I believe there is arguably discrimination against women in the sciences, and they have a harder road to reach success.  But there is also substance here…and clearly politics was a factor in Summers’ firing as well;  the women’s groups who viewed his ideas as an attack on their belief appealed to public sentiment in the worst kind of way.  

Will social science ever be enough to address such an issue…or is it possibly changing to adapt to the demands people require of it?

On This Site:  Charles Murray Lecture At AEI: The Happiness Of People

Addition:  I always get an email or two that suggests I’ve joined the ranks of those who don’t fully understand the problem and seek to oppress women.  I don’t think I’ve done such a thing, and if women are going broaden and deepen feminism, they may well have to answer to arguments like these.  

It’s not like there aren’t women in the sciences either, Vera Rubin, Lisa Randall and Lise Meitner come to mind, but this debate is clearly not just about science.  It’s also about feminism, the social sciences, money, politics, public opinion etc…

Larry Summers - World Economic Forum Annual Meeting Davos 2007 by World Economic Forum

Other things on his plate-worldeconomicforum

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Repost: From MIT OpenCourseWare: Walter Lewin’s Lecture On Lightning

Full lecture here.

My brief summary:

So at room temperature, the electrical breakdown of dry air at 1 meter of distance is 3 million volts (at which point you have discharge sparks, visible light and heat, and moving air). 

Go and shuffle your feet on the carpet and touch the doorknob and if you see a spark of 3 mm it’s around 10,000 volts on average according to this calculation (a little prickle on the fingertip, maybe through your hand).

In the very large electrical field generated during a thunderstorm (400,000 storms every day on earth) you can get up to 300 million volts and more, blinding light and up to 50,000 degree F superheated air rushing outward in waves, or thunder.  The current should it ground itself through your body, can clearly kill you:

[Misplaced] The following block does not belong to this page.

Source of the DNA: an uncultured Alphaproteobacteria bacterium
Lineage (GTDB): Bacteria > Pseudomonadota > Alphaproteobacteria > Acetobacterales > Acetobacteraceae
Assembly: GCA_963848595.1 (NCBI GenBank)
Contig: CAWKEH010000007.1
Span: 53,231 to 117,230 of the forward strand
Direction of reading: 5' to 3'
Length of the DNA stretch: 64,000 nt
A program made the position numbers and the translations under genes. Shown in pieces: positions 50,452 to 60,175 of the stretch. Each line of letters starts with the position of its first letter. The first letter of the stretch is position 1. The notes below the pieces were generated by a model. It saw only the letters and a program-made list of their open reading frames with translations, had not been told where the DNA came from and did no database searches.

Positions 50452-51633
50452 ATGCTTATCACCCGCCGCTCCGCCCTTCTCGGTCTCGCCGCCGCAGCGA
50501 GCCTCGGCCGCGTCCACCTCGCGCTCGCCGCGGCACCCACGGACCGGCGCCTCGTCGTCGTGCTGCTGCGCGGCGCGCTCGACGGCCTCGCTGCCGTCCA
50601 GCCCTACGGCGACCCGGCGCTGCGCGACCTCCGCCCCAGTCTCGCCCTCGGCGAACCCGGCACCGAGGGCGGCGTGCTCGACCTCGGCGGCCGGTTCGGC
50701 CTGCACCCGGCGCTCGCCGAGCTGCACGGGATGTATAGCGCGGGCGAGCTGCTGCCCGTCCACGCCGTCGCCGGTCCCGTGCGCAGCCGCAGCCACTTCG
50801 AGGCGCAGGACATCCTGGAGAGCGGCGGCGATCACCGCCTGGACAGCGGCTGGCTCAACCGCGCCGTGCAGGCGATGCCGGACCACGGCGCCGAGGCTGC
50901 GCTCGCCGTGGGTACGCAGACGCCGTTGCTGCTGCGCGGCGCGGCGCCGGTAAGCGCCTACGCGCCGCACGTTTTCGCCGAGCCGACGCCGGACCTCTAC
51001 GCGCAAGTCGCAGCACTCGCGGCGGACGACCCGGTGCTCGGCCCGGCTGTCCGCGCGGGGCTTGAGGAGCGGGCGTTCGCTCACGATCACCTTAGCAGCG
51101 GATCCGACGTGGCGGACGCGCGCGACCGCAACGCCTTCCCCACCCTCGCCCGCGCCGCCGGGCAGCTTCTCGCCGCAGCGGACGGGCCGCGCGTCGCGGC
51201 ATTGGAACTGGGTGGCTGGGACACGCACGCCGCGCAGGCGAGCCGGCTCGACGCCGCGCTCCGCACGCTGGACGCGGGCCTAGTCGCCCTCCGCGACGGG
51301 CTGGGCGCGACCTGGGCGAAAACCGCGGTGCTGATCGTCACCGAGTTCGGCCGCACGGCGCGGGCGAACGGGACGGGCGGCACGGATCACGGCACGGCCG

(Language)

Through induction the stepped leader has made contact with the earth, and the return strokes travelling back up to the cloud are visible and audible.

**Of course, if you go and look at the nearest light bulb, the current passing through the resistive filament also produces light and some heat. 

That’s my oversimplification.  Listen to the lecture, it’s worth it.  A whole semester’s worth of his lectures are available for free at that link.

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Link To An Ayn Rand Paper: The Objectivist Attack On Kant

Full paper here.

It’s one thing to question the influence of a thinker’s effect on intellectual history (Kant poisoned everything after him with his idealism and mysticism,  and his “leaving room for faith” as Rand claims), it’s another to dispute his metaphysics.  Ayn Rand rejects Kant’s a-priori category of knowledge upon which he built much of his metaphysical system.  The author of the paper discusses (and summarizes) Rand’s similarities and differences with Kant.

“(1) They both accept the existence of a world whose major constituents they call entities or objects and regard as ordered in a system of space, time and causality and perceived by men generally. This world Kant calls “empirical reality” and Rand calls simply “reality.” In contrast to this world are some illusions and delusions whether individual or collective. These can be detected and corrected by the application of ordinary rules and processes. (But Rand interprets Kant as saying that the whole of what he calls “empirical reality” is itself a “collective delusion,” which is universal in scope.)

(2) They both agree that the proper use of man’s perceptual and conceptual faculties, in other words, his reason, in dealing with this world, results in knowledge.

(3) They both agree that man, by accepting this world as metaphysically given, i.e., “outside the power of any volition” (Rand), can adjust to it, control it and thrive in it.

(4) They both agree that in dealing epistemologically with the universe as a whole, we cannot treat it as an entity in the sense in which we call a table or a chair an entity, and can deal with it only in terms of the most fundamental concepts.”

You’ll have to go to the link for the differences.  As for me, I just had a conversation with a bright Objectivist and felt the need to respond much better than I did in the conversation.

Here’s Albert Einstein discussing Hume and Kant, among other ideas, in his Remarks On Bertrand Russell’s Theory Of Knowledge:

“The following, however, appears to me to be correct in Kant’s statement of the problem: in thinking we use, with a certain “right,” concepts to which there is no access from the materials of sensory experience, if the situation is viewed from the logical point of view.

As a matter of fact, I am convinced that even much more is to be asserted: the concepts which arise in our thought and in our linguistic expressions are all — when viewed logically — the free creations of thought which cannot inductively be gained from sense experiences.”

An old German rationalist?